Sociology of the City SOCIO4113

  • Academic Session: 2019-20
  • School: School of Social and Political Sciences
  • Credits: 20
  • Level: Level 4 (SCQF level 10)
  • Typically Offered: Semester 2
  • Available to Visiting Students: Yes
  • Available to Erasmus Students: Yes

Short Description

From the early days of industrialisation to the present 'age of urbanism', the city has occupied a unique position within the sociological imagination. As a site of conflict and community, inequality and identity, continuity and change, depictions of the city have attracted a distinguished alumnus of scholars: from Benjamin to Jacobs, Whyte to Wacquant, Simmel to Sassen. For these thinkers, the city represents a concrete manifestation of broad-based social forces that is simultaneously general and specific, global and local. Particularly through traditions of urban ethnography, the city has proven time and again to be a complex, contradictory and nuanced social tapestry with distinctive social, spatial and cultural patterns. For similar reasons, the city has also captured the imagination of countless writers, musicians, film-makers and artists, for whom the city operates as muse, inspiration and challenge.

 

Over the past ten years, the global population has reached a tipping point, with more than half of the world's populations now living in urban environments; rural-to-urban migration has become the dominant form of mobility in many developing economies. The twenty-first century has also inaugurated the hyper-speed growth of so-called megacities - consisting of 20 million or more inhabitants - many of which are situated in developing economies in the global South. Against this backdrop, many of the most pressing issues of the period have been articulated through the lens of the city: from ghettoization to gentrification, political protest to urban riot, global mobilities to local identities. In short, a sociology of the city represents a critical means of understanding and explaining the foundations of social and cultural life in the twenty-first century. This course aims to draw together threads of classical, critical and contemporary urban scholarship to evaluate the sociological importance of the city in the twenty-first century. Using both international and local case-studies, and drawing on an interdisciplinary approach, students will be exposed to a range of critical questions pertaining to the past, present and future of social life in cities.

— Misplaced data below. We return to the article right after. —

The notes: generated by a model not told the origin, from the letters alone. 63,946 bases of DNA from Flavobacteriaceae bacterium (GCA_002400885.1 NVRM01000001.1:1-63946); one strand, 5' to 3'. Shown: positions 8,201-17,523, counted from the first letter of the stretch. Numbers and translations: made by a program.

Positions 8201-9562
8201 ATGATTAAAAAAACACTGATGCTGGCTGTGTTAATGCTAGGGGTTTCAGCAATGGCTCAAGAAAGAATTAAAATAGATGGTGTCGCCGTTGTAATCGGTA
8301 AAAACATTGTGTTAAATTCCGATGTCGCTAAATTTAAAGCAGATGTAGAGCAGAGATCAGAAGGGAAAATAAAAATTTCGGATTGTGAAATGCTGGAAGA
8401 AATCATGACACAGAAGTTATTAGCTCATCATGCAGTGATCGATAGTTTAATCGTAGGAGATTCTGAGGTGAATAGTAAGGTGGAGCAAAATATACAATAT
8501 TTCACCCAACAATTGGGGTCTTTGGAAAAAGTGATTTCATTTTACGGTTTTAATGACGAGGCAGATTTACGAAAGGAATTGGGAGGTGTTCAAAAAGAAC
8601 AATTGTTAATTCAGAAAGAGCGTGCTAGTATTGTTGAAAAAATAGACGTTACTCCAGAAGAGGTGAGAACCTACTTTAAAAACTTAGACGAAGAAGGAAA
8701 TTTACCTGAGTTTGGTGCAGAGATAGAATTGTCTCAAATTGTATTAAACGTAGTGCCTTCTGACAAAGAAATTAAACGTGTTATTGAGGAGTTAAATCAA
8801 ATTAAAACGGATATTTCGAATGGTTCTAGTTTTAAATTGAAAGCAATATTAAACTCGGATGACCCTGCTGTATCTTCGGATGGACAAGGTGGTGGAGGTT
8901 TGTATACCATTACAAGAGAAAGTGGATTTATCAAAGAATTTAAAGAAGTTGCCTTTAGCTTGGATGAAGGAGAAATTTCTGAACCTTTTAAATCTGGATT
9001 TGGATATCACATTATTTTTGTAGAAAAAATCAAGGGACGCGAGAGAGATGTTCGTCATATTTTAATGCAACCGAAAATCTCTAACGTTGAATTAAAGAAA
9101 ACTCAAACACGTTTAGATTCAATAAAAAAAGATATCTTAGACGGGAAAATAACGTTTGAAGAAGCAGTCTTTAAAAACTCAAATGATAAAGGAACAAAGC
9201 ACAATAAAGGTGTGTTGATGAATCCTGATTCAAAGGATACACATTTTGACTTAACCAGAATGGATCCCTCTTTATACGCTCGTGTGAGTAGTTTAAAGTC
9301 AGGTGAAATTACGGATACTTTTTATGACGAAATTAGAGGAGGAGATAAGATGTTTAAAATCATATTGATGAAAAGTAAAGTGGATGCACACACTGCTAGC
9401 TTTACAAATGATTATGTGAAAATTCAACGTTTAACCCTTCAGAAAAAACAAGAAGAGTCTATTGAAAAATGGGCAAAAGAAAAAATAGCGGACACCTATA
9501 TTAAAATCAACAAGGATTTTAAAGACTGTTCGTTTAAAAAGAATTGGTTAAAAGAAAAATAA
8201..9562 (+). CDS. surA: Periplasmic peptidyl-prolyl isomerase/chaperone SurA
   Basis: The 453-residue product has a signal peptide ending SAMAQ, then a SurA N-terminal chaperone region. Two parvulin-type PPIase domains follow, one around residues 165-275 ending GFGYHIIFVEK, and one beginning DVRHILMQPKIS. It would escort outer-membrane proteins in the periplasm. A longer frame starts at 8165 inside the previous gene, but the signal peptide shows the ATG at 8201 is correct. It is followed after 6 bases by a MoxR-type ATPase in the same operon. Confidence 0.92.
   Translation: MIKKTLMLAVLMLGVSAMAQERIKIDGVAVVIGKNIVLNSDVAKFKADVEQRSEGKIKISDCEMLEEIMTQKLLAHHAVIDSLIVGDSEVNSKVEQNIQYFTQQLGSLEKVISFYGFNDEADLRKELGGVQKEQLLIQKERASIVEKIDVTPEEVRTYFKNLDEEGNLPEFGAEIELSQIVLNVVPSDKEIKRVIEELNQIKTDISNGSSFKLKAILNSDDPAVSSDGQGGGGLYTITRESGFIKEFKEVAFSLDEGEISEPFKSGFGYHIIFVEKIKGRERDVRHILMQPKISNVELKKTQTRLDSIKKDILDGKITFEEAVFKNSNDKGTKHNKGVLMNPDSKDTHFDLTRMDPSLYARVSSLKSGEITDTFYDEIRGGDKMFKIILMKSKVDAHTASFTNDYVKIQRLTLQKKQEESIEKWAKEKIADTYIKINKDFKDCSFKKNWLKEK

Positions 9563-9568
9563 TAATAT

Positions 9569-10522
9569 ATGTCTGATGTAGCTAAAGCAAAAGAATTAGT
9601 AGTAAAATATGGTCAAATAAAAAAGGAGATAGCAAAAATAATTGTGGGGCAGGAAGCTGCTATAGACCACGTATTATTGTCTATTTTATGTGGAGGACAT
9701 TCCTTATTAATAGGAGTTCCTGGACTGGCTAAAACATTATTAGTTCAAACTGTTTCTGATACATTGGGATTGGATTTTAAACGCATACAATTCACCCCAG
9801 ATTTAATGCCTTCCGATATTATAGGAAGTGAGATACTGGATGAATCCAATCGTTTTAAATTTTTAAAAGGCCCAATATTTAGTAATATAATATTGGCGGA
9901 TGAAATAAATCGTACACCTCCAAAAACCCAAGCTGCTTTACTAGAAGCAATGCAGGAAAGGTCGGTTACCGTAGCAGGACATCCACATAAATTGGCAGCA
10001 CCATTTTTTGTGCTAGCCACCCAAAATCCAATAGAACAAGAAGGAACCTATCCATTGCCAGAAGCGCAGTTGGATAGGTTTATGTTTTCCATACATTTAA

Timetable

20 contact hours over the course of a single semester. This will normally consist of 2 hours per week and may be a combination of lectures and seminars.

Requirements of Entry

In order to take this course you need to have met the requirements for entry into our Honours Programme. This means achieving a grade of 'D' or better in Sociology 1A and 1B and a 'C' or better in Sociology 2A and 2B. You also have to comply with the College of Social Science regulations for progression to Honours.

Excluded Courses

None.

Co-requisites

None.

Assessment

One 3,000 word essay (60%) and a one hour exam (40%).

 

Essay: Students will be required to submit an essay from a range of questions.

Exam: Students will answer one question from a range of questions.

Main Assessment In: April/May

Are reassessment opportunities available for all summative assessments? No

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Course Aims

The course aims to:

 

■ Introduce students to the history of sociological approaches to the city.

■ Analyse creative and ethnographic representations of the city.

■ Assess the relationship between global and local forces in understanding contemporary urban life.

■ Compare local and international case-studies to explore similarity and difference between cities in a global context.

Intended Learning Outcomes of Course

By the end of this course students will be able to:

 

1. Describe and explain the main theoretical traditions in sociological approaches to the city.

2. Reflect on the value of interdisciplinary approaches to understanding the city.

3. Evaluate the significance of processes of globalisation to cities in the twenty-first century.

4. Critically assess the relationship between global and local forces in understanding contemporary urban life.

Minimum Requirement for Award of Credits

Students must submit at least 75% by weight of the components (including examinations) of the course's summative assessment.